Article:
I’m puzzling through the nuances of Ruby’s module inclusion mechanism,
both inside and outside of Rails.
Forgive the long text, but the behavior is truly strange and I don’t
know what to make of it.
I wrote some software that uses a 3rd party library (midilib) to convert
files from one format to another. I wrote maybe ten classes for my
program, which I kept in a single directory, but I did not define a
module for my classes. Everything works fine when I invoke my program
from command line, so next I wanted to put this conversion utility
online with Rails.
Putting this directory in /lib under rails and adding my dir to the
rails load paths worked fine and I’m able to deliver the converted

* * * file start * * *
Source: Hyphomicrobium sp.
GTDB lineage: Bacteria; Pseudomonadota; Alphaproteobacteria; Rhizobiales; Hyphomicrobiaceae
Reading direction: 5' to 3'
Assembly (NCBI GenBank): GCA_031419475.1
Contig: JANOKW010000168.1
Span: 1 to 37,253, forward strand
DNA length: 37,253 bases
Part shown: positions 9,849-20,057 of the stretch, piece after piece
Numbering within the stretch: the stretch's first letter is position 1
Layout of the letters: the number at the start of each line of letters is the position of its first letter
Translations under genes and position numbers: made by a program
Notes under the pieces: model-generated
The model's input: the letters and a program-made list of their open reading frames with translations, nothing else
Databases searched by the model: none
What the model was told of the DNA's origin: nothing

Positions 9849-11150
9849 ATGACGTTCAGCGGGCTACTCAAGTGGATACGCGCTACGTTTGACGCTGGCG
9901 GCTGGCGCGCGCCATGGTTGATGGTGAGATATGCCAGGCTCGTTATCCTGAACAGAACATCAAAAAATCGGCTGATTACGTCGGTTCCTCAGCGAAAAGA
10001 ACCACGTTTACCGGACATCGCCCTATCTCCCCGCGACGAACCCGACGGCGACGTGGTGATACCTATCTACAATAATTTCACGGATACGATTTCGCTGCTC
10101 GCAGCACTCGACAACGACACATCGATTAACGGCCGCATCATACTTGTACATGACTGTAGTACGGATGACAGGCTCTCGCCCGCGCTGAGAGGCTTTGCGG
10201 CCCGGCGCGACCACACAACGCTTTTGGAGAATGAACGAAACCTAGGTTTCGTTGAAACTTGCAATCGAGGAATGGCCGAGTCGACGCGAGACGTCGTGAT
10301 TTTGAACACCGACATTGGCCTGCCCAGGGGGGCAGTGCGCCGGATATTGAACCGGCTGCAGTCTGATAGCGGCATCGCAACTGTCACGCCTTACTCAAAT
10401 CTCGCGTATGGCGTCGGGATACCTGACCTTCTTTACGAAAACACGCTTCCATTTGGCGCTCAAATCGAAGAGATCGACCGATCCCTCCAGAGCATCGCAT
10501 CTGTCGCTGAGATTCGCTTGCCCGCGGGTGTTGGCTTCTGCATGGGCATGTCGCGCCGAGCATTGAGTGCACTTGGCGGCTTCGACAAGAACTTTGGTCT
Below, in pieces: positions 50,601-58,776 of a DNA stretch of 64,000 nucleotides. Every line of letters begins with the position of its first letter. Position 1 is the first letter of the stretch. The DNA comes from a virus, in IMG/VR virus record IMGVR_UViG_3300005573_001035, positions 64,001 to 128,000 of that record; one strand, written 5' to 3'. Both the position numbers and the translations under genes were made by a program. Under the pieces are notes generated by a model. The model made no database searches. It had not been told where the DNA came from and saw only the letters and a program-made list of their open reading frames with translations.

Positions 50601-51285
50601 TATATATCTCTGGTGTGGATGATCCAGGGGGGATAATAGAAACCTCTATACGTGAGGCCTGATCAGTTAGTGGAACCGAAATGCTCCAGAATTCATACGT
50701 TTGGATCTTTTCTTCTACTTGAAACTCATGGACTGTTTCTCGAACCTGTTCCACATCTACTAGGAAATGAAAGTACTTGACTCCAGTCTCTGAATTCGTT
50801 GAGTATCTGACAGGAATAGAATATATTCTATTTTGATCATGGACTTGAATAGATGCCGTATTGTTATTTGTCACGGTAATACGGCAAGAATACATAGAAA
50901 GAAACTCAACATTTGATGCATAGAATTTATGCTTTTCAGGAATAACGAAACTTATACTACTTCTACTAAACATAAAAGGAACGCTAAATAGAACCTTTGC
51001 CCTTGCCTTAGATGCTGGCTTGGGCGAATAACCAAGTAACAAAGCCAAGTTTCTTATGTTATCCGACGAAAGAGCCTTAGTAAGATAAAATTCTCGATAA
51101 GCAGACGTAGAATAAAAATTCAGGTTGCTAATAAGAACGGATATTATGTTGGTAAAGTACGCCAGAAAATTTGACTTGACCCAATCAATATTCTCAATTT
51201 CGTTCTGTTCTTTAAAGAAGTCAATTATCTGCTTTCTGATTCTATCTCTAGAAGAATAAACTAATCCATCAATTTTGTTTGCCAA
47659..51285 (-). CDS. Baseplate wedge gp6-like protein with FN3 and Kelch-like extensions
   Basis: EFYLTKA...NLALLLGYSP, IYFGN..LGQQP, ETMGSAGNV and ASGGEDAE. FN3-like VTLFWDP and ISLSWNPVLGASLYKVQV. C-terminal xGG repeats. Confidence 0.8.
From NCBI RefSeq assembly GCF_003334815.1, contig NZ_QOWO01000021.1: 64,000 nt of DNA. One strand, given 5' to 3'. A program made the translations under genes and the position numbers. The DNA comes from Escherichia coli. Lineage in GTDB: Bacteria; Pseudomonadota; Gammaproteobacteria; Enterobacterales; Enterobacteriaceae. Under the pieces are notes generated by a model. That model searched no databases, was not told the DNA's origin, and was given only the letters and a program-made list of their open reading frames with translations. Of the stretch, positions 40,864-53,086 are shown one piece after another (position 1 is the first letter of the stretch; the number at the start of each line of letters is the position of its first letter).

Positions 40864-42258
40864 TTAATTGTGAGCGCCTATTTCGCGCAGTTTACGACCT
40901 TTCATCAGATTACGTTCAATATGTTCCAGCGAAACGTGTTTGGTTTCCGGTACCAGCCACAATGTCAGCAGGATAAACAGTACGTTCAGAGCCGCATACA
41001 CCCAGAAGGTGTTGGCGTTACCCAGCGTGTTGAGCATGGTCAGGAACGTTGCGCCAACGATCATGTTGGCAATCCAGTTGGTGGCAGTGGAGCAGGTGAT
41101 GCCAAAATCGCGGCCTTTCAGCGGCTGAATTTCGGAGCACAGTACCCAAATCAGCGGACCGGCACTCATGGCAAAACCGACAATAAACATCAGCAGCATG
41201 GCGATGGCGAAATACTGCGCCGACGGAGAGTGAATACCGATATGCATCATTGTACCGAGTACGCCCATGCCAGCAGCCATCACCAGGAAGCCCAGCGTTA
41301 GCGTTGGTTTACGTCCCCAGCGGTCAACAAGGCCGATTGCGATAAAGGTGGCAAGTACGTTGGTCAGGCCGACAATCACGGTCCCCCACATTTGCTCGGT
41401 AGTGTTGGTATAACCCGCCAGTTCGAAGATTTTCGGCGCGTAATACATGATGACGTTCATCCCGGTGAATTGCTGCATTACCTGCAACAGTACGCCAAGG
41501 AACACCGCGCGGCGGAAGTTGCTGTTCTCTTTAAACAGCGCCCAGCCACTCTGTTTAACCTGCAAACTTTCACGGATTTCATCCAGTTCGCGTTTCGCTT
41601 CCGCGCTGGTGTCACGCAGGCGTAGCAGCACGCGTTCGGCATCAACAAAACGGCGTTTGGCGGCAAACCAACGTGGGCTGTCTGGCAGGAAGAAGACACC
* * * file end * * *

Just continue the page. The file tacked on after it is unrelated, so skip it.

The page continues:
results via Rails.
Next I added a few user authentication methods and put them inside a
module and included this module in my Applications controller. This
worked fine but caused my conversion utility to stop working. Rails did
not seem able to find the classes referenced anymore. So I bundled my
classes into a module, and this fixed Rails, but now it no longer works
on the command line – it complains that one of the classes in the 3rd
party library I use is calling a one of its own private methods. But my
code still works fine from Rails. And even at the command line, it
mostly works because my checkpoint print statements are reached, but it
just chokes right at the end. It’s the exact same code in both cases.
So my manipulating my module boundaries it seems I can make my code
either work from Rails or from the command line, but not both. Any idea
what’s going on?
Is there any scenario in which a module definition around the calling
class might affect the behavior or visibility of a private method in the
included class? I’ve literally spent days experimenting and trying to
understand this, but am not any closer to an answer. My only conclusion
so far is that Ruby’s scoping mechanisms are complex.
Any insights would be much appreciated. Thanks in advance!